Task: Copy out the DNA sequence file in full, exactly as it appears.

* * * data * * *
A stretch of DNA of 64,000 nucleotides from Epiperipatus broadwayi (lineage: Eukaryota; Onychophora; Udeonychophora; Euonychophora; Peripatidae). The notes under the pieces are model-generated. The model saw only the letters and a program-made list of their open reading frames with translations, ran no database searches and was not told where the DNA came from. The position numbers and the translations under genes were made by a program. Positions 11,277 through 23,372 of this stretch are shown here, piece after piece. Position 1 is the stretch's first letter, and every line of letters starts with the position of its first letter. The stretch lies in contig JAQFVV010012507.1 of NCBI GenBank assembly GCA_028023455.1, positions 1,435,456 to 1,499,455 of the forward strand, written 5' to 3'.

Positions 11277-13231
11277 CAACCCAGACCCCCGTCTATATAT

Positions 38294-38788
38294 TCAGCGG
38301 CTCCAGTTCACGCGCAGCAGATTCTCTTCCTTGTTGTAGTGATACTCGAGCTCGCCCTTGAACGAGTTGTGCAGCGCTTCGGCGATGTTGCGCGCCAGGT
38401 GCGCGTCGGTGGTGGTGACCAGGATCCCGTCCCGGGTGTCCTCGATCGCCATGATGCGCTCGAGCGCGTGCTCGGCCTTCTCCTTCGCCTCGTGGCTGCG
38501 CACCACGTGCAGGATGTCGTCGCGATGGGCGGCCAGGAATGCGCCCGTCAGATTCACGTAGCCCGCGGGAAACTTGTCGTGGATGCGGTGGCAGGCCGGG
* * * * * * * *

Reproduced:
A stretch of DNA of 64,000 nucleotides from Epiperipatus broadwayi (lineage: Eukaryota; Onychophora; Udeonychophora; Euonychophora; Peripatidae). The notes under the pieces are model-generated. The model saw only the letters and a program-made list of their open reading frames with translations, ran no database searches and was not told where the DNA came from. The position numbers and the translations under genes were made by a program. Positions 11,277 through 23,372 of this stretch are shown here, piece after piece. Position 1 is the stretch's first letter, and every line of letters starts with the position of its first letter. The stretch lies in contig JAQFVV010012507.1 of NCBI GenBank assembly GCA_028023455.1, positions 1,435,456 to 1,499,455 of the forward strand, written 5' to 3'.

Positions 11277-13231
11277 CAACCCAGACCCCCGTCTATATAT

Positions 38294-38788
38294 TCAGCGG
38301 CTCCAGTTCACGCGCAGCAGATTCTCTTCCTTGTTGTAGTGATACTCGAGCTCGCCCTTGAACGAGTTGTGCAGCGCTTCGGCGATGTTGCGCGCCAGGT
38401 GCGCGTCGGTGGTGGTGACCAGGATCCCGTCCCGGGTGTCCTCGATCGCCATGATGCGCTCGAGCGCGTGCTCGGCCTTCTCCTTCGCCTCGTGGCTGCG
38501 CACCACGTGCAGGATGTCGTCGCGATGGGCGGCCAGGAATGCGCCCGTCAGATTCACGTAGCCCGCGGGAAACTTGTCGTGGATGCGGTGGCAGGCCGGG